It’s no secret that Christianity have promoted and perpetuated hostility toward Jews over the centuries, thereby entrenching the pathological virus of antisemitism in Western culture. Church edicts and teachings have inflamed opinion against Jews, resulting in the demonization and persecution of Jewish communities throughout Europe. Pogroms have been an integral element in this process of marginalization, and the Holocaust was the unimaginable culmination of this ancient hatred.
The Church of England contributed to this juggernaut of anti-Jewish animosity, but on November 22, it finally acknowledged its role in the creation and dissemination of antisemitism. It did this by releasing a historic 105-page report — God’s Unfailing Word: Theological and Practical Perspectives on Christian-Jewish Relations — that courageously and forthrightly examines the origins and consequences of its posture toward Jews.
In all probability, it is the most important document sanctioned by a Christian denomination since the release of the 1965 Second Vatican Council report, Nostra Aetate, (In Our Time), which revolutionized the Catholic Church’s approach to Jews and Judaism after some 2,000 years of sorrow and anguish.
A path-breaking document, Nostra Aetate repudiated the accusation of “deicide” against Jews, emphasized the religious bond of Jews and Catholics, reaffirmed the covenant between Jews and God, rejected the age-old campaign to convert Jews to Christianity, and proposed that Catholics and Jews engage in friendly dialogue to better understand each other’s faith.
The report issued by the Church of England, headed by Queen Elizabeth II, is steeped in that spirit of reflection, repentance and good will. First and foremost, it internalizes the historic role that Christianity played in perpetuating antisemitism: “Recognition on the part of the Church that it bears a considerable measure of responsibility for the spread of antisemitism demands a response from the Church.”
Building on this narrative, the Church of England report concedes that “the persecution and prejudice experienced by Jewish people through history,” and “the responsibility held by Christians for that,” provided a “fertile seed-bed for murderous antisemitism in the modern era. Within living memory, such ideas contributed to fostering the passive acquiescence, if not the positive support, of many Christians in actions that led to the Holocaust” and the deaths of six million Jews by mass shootings, countless executions and gassings in extermination camps like Treblinka and Auschwitz-Birkenau.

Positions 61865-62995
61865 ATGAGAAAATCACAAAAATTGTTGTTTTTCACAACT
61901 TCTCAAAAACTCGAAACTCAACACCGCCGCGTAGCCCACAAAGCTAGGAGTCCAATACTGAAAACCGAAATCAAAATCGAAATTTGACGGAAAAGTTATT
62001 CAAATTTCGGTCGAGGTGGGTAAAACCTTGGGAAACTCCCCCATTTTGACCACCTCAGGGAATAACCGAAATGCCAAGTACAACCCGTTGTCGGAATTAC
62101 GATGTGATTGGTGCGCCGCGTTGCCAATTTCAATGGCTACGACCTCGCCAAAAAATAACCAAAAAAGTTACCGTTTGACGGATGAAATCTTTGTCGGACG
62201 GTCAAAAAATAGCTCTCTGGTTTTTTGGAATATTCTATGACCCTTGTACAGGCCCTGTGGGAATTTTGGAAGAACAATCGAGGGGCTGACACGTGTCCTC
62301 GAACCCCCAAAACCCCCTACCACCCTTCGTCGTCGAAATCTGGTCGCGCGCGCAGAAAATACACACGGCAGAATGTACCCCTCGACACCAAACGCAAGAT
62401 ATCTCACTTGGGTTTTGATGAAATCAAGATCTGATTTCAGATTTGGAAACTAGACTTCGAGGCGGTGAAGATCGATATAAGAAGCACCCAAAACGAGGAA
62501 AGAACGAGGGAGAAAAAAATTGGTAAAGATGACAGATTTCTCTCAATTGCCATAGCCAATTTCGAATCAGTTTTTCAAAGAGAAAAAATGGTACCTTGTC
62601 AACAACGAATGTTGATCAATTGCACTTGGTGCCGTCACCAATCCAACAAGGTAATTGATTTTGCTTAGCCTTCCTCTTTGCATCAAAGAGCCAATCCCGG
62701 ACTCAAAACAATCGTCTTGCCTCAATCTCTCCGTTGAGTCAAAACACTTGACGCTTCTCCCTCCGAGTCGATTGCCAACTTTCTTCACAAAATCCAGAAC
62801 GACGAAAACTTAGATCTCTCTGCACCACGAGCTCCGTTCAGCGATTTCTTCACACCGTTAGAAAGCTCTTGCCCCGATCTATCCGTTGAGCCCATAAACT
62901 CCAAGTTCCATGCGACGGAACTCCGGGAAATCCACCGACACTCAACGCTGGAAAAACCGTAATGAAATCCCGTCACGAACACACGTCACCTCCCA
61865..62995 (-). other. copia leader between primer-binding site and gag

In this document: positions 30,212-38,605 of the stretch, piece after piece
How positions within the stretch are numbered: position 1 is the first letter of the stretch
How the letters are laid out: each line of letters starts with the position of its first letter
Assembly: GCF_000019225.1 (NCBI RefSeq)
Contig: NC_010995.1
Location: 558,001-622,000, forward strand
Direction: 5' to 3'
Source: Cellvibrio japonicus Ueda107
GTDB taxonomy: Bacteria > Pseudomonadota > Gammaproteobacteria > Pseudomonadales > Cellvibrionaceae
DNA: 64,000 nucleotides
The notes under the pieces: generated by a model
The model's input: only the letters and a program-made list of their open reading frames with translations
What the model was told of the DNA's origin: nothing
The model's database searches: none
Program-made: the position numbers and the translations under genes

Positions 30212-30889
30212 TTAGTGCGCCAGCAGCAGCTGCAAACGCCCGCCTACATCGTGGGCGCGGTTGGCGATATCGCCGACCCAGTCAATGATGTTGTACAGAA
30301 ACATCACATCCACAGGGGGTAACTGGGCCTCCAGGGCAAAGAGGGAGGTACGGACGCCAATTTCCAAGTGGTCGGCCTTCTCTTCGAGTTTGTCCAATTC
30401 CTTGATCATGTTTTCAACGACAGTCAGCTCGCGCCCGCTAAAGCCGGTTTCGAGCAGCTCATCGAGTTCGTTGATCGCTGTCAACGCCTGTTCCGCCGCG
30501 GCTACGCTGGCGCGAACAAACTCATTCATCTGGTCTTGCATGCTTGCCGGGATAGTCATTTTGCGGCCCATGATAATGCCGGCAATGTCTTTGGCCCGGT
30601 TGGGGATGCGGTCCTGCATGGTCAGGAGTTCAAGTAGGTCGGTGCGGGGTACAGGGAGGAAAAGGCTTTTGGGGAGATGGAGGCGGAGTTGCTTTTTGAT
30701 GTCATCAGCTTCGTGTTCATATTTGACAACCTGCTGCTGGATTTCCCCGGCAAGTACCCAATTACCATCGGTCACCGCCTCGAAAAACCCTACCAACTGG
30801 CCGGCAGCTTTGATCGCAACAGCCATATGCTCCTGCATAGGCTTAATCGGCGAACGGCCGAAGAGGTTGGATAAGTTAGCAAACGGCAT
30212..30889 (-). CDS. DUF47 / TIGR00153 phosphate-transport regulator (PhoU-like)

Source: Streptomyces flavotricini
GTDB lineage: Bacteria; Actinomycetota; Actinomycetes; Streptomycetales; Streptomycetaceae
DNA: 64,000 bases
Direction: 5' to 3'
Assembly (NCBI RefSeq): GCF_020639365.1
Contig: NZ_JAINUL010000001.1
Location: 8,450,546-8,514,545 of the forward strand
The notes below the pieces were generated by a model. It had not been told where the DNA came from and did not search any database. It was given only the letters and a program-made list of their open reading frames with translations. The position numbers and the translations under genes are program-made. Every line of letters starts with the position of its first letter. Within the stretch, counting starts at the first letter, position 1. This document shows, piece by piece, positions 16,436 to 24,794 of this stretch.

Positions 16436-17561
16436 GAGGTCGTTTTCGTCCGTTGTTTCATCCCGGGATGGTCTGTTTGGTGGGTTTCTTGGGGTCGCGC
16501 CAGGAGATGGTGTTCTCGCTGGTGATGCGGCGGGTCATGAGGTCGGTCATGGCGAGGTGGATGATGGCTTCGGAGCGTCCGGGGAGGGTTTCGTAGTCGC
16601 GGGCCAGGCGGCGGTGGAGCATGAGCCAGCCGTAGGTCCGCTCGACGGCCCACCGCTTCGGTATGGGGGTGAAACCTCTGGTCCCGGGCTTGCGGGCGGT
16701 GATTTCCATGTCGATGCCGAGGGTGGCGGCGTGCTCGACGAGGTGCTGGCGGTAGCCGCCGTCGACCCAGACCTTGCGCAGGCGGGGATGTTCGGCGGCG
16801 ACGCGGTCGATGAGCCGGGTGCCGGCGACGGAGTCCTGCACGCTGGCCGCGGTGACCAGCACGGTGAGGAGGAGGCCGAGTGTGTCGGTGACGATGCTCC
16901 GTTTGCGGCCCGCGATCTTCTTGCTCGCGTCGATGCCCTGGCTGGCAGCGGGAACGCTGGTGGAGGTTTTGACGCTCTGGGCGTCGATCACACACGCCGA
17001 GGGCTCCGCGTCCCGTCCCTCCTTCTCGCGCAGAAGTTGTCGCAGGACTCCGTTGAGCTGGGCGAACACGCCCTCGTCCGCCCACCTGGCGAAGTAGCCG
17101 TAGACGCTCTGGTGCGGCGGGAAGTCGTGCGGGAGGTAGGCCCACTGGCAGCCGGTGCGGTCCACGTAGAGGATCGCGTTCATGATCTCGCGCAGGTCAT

The report also says that hymns and liturgical works that might “convey the teaching of contempt” towards Jews should be discarded.
In an afterword, the chief rabbi of Britain, Ephraim Mirvis, addresses the issue of conversion. He expresses “substantial misgiving” at the church’s unwillingness to condemn the “efforts of those Christians … who, as part of their faithful mission, dedicate themselves to the purposeful and specific targeting of Jews for conversion to Christianity.”
Mirvis points out that while the Vatican has pledged to drop its “institutional mission work directed towards Jews,” the Church of England report promises no such commitment and instead urges Christians to “think carefully about mission and evangelism in the case of their Jewish neighbors.”
Mirvis expresses concern that even now, in the twenty-first century, “Jews are seen by some as quarry to be pursued and converted.”
The report adopts a balanced approach to the Arab-Israeli conflict.
“While Christians will take different approaches to a number of contemporary questions regarding the State of Israel, all should accept that (a) most Jews consider Zionism an important and legitimate aspect of Jewish identity, (b) the State of Israel has a right to a secure existence within recognized and secure borders according to the common principles of international law, (c) the principles of international law also guarantee the rights and security of the Palestinian people, (d) the current apparent impasse presents grave moral difficulties and is ultimately untenable.”
It’s clear that the Church of England, having examined its generally dismal record in dealing with Jews, has repented and tried to make amends for its past behavior.